Turkey’s Erdogan always feared a coup — he was proved right. Turkey was already undergoing a slow-motion coup — by Erdogan, not the army. Chaos plays into Erdogan’s hands after a career shaped by coups (and more and more). Soner Cagaptay on how the coup attempt is bad news for Turkey’s democracy. The purge begins in Turkey. Erdogan expands post-coup crackdown to target judges, key military leader. Ayse Kadioglu on the coup d’etat attempt as Turkey’s Reichstag fire? We are witnessing the consolidation of a new form of authoritarianism with a populist streak. Ertug Tombus: “From a failed military coup to an on-going civilian one. Democracy is not an option for Turkey again”. Kathy Gilsinan on Turkey’s putsch and the democratic dilemma: When the military tries to overthrow a strongman, who is there to root for?

Conspiracy theorists claim power grab attempt was faked by Erdogan. Fethullah Gulen says the Turkey coup may have been “staged” by Erdogan regime. U.S. would consider extradition request for exiled cleric Turkey blames for failed coup. Dylan Matthews on the Gulen movement, explained. Claire Sadar (BU): The Gulen Movement: A Religious Player in Turkish Civil Society. Kim Shively (Kutztown): Pragmatic Politics: The Gulen Movement and the AKP. You can download The Gulen Media Empire, ed. Lea Nocera.

The trouble in Turkey is far from over: The coup failed, but serious domestic and international crises may be coming. Turkey interrupts U.S. air missions against ISIS at major base. Nathanael Bennett (Oxford): Turkey and the United States: Friends or Foes? Tarik Oguzlu (Antalya): Turkey and the West. Shashank Joshi on why Turkey is vital to the interests of the West.


From Vice, Grace Wyler interviews Steve Schmidt on why Donald Trump’s campaign is such a disaster. Can the G.O.P. Senate majority survive Donald Trump? The party’s most vulnerable down-ticket candidates try to escape the shadow of a presidential campaign that is imperiling their prospects in November. Here’s Donny: DysTrumpia takes hold at the Republican National Convention. College men for Trump: White male college graduates play a bigger role in his nationalist movement than is commonly understood. Nearly four-fifths of white evangelical voters plan to cast their ballots for Donald J. Trump, despite his multiple marriages, lack of piety and inconsistency on the issues they care about most. Chris Lehmann on how the prosperity gospel explains Donald Trump’s popularity with Christian voters. Francis Wilkinson on how Republicans may never get past immigration.

The party of Donald Trump: Win or lose, the Republican candidate may be shaping the party in his image — and pulling it away from conservative principles. The man he’s been waiting for: Donald Trump once wished for a “proper president” who could save the country — eventually, he decided he was the perfect person for the job. Ivanka Trump is not going to save us from her father: Why are New Yorkers so invested in the fiction that she’s not fully onboard with his campaign?

In case you missed the memo, Silicon Valley leaders really hate Donald Trump: A bunch of tech execs signed a new letter condemning the Republican candidate. “At the risk of invoking Godwin’s Law”, Josh Marshall calls Donald Trump a propagator of race hatred and violence: “This is the kind of florid and incendiary language Adolf Hitler used in many of his speeches”. This isn’t funny anymore — American democracy is at stake: Anyone who supports Donald Trump is a traitor to the American idea.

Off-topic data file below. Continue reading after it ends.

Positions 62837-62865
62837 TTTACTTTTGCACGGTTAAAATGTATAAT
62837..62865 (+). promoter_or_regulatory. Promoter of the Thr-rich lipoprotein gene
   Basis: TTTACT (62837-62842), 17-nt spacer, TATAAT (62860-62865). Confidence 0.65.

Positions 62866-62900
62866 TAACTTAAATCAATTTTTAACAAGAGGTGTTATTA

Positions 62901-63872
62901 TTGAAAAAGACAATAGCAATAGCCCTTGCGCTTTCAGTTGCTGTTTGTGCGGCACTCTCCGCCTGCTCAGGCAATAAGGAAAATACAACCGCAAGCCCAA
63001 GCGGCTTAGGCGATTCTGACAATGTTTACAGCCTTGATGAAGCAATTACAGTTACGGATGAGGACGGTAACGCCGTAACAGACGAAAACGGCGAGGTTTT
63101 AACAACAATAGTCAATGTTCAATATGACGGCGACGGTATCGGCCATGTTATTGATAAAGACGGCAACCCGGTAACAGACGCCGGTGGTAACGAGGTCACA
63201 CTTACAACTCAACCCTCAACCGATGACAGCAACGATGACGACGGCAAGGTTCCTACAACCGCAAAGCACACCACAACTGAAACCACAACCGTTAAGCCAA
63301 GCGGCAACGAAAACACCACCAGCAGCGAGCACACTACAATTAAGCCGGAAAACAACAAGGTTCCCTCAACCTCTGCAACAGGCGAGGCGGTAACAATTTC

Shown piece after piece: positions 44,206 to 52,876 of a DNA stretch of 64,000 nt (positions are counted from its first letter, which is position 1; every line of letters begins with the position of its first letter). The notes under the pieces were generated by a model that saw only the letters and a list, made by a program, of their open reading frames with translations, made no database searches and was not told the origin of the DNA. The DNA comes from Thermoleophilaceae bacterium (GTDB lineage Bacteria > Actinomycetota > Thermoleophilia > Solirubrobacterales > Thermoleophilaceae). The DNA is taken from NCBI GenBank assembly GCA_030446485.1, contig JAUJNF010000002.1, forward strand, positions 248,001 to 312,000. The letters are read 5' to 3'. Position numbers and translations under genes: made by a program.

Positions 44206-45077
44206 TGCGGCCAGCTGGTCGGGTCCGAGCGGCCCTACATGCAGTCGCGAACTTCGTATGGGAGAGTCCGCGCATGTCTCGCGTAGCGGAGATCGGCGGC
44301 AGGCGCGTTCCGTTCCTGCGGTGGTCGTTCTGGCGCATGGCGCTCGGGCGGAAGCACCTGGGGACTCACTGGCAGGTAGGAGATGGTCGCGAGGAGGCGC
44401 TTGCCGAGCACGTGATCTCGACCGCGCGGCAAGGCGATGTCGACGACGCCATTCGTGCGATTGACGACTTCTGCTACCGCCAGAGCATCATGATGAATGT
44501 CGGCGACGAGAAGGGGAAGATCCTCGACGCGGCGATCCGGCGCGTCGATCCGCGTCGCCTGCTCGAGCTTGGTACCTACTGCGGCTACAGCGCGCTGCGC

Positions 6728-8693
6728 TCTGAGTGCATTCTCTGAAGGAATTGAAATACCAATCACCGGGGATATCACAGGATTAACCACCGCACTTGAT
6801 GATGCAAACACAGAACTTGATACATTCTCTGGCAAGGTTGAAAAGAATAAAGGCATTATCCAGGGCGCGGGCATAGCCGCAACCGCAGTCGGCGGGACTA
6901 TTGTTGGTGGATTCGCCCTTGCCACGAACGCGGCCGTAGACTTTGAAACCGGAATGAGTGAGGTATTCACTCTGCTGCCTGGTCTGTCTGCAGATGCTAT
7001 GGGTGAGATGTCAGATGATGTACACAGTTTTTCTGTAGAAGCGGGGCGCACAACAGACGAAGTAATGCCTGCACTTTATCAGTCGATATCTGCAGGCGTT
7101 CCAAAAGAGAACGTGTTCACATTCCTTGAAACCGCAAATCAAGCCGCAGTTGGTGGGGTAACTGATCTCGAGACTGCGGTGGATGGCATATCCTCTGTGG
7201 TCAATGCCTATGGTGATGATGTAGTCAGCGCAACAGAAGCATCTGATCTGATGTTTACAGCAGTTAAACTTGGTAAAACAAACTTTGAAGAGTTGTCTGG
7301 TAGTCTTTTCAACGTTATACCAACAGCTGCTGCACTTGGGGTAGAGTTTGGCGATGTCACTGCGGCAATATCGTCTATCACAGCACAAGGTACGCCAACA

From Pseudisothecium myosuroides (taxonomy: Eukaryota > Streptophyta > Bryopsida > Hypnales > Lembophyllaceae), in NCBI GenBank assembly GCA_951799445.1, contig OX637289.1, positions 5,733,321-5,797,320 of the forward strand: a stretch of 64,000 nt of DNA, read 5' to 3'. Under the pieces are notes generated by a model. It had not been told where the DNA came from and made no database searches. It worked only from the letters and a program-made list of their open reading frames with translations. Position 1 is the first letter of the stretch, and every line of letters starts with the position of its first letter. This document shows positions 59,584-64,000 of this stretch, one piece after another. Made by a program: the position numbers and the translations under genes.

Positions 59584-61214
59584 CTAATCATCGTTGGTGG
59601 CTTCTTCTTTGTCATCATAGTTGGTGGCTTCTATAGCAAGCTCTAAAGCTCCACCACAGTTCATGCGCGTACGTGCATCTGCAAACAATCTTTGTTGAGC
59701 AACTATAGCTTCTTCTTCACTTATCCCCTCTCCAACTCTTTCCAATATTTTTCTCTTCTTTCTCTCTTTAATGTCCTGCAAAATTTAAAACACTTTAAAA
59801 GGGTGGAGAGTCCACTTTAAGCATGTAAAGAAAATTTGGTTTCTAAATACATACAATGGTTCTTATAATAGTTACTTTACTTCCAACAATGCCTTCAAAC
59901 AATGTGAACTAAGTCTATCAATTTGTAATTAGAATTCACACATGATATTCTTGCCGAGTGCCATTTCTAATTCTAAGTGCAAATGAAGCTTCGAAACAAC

Simone Natale (Loughborough): There are No Old Media. One year later, Obama gets the last laugh on Iran deal. Colin Marshall on why Korea needs Alain de Botton (and why Alain de Botton needs Korea). McKenzie Wark on Erik Olin Wright and class today. A Senate campaign in 2013 left the Newark media darling badly burned when stories he’d been telling for years suddenly came under question — three years later, Cory Booker operates with a new set of rules. Ari Berman on how the GOP’s war on voting is working: Wisconsin and Minnesota are case studies in the difference between Republican and Democratic rule. Nathan Nobis reviews Beating Hearts: Abortion and Animal Rights by Sherry F. Colb and Michael C. Dorf. The unnatural history of a natural place: The seashore used to be a scary place, then it became a place of respite and vacation — what happened? (and more)


How to understand ISIS: Malise Ruthven reviews The New Arab Wars: Uprisings and Anarchy in the Middle East by Marc Lynch and ISIS: A History by Fawaz A. Gerges. Where are ISIS’s foreign fighters coming from? The U.S. still has no idea what to do with captured ISIS fighters. How do you stop a future terrorist when the only evidence is a thought? Rukmini Callimachi investigates. Have scientists discovered an algorithm that could thwart ISIS? Colin P. Clarke and Chad C. Serena on the problem with trying to destroy the Islamic State: “The fracturing of a terrorist organization often causes the emergence of new, and in some cases more violent, splinter organizations”. Is the U.S. war against ISIS illegal? A U.S. Army captain sues the White House in federal court to find out.

Emile Nakhleh: “I worked in the CIA under Bush. Obama is right to not say ‘radical Islam’. Avoiding the phrase isn’t ‘politically correct’. It’s strategic”. Donald Trump’s brain trust has some ideas about how to fight terrorism. Tierney Sneed and Lauren Fox on why some jihadists consider Donald Trump to be the perfect enemy: “His anti-immigrant, anti-refugee, and anti-Muslim rhetoric totally validates ISIS claims that Muslims are unwelcome in Europe and the U.S., and that they would be better off living in its so-called caliphate”.

ISIS has lost many of the key places it once controlled. Joby Warrick and Souad Mekhennet go inside ISIS, quietly preparing for the loss of the “caliphate”. Ahmed Rashid on ISIS, the cornered beast.


Necati Anaz (Necmettin Erbakan): The Geography of Reception: Why Do Egyptians Watch Turkish Soap Operas? Freshman Rep. Dave Brat pens American Underdog: Proof that Principles Matter, a book on victory, Congress, political philosophy. An open letter on identity politics, to and from the Left: We, the undersigned, are in the uncomfortable position of reporting on a problem that we are told does not exist. Last summer, after a decades-long hiatus, Berkeley Breathed resurrected his beloved, prescient comic strip Bloom County on Facebook — can a Reagan-era political cartoon make sense of the internet age? Remembering Brutalism: Beulah Devaney on the Myspace literary movement that everyone hated. Anatomy of a right-wing hoax: A year later, the Planned Parenthood videos are still backfiring on the scammers.